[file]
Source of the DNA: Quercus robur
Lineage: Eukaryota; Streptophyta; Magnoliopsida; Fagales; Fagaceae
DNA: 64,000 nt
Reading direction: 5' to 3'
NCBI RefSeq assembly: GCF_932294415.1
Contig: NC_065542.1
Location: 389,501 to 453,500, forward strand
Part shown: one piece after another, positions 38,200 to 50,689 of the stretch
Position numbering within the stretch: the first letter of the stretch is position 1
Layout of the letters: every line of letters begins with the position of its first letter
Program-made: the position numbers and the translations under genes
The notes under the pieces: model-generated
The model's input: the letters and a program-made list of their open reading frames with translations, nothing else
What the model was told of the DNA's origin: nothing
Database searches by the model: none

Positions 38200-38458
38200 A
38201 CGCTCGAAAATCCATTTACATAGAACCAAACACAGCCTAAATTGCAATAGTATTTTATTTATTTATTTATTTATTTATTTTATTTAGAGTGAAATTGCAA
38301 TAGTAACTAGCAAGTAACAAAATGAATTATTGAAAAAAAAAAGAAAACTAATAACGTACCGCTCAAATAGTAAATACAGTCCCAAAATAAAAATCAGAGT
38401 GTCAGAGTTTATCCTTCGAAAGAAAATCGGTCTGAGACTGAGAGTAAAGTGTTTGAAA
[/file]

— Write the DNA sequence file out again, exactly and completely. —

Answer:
Source of the DNA: Quercus robur
Lineage: Eukaryota; Streptophyta; Magnoliopsida; Fagales; Fagaceae
DNA: 64,000 nt
Reading direction: 5' to 3'
NCBI RefSeq assembly: GCF_932294415.1
Contig: NC_065542.1
Location: 389,501 to 453,500, forward strand
Part shown: one piece after another, positions 38,200 to 50,689 of the stretch
Position numbering within the stretch: the first letter of the stretch is position 1
Layout of the letters: every line of letters begins with the position of its first letter
Program-made: the position numbers and the translations under genes
The notes under the pieces: model-generated
The model's input: the letters and a program-made list of their open reading frames with translations, nothing else
What the model was told of the DNA's origin: nothing
Database searches by the model: none

Positions 38200-38458
38200 A
38201 CGCTCGAAAATCCATTTACATAGAACCAAACACAGCCTAAATTGCAATAGTATTTTATTTATTTATTTATTTATTTATTTTATTTAGAGTGAAATTGCAA
38301 TAGTAACTAGCAAGTAACAAAATGAATTATTGAAAAAAAAAAGAAAACTAATAACGTACCGCTCAAATAGTAAATACAGTCCCAAAATAAAAATCAGAGT
38401 GTCAGAGTTTATCCTTCGAAAGAAAATCGGTCTGAGACTGAGAGTAAAGTGTTTGAAA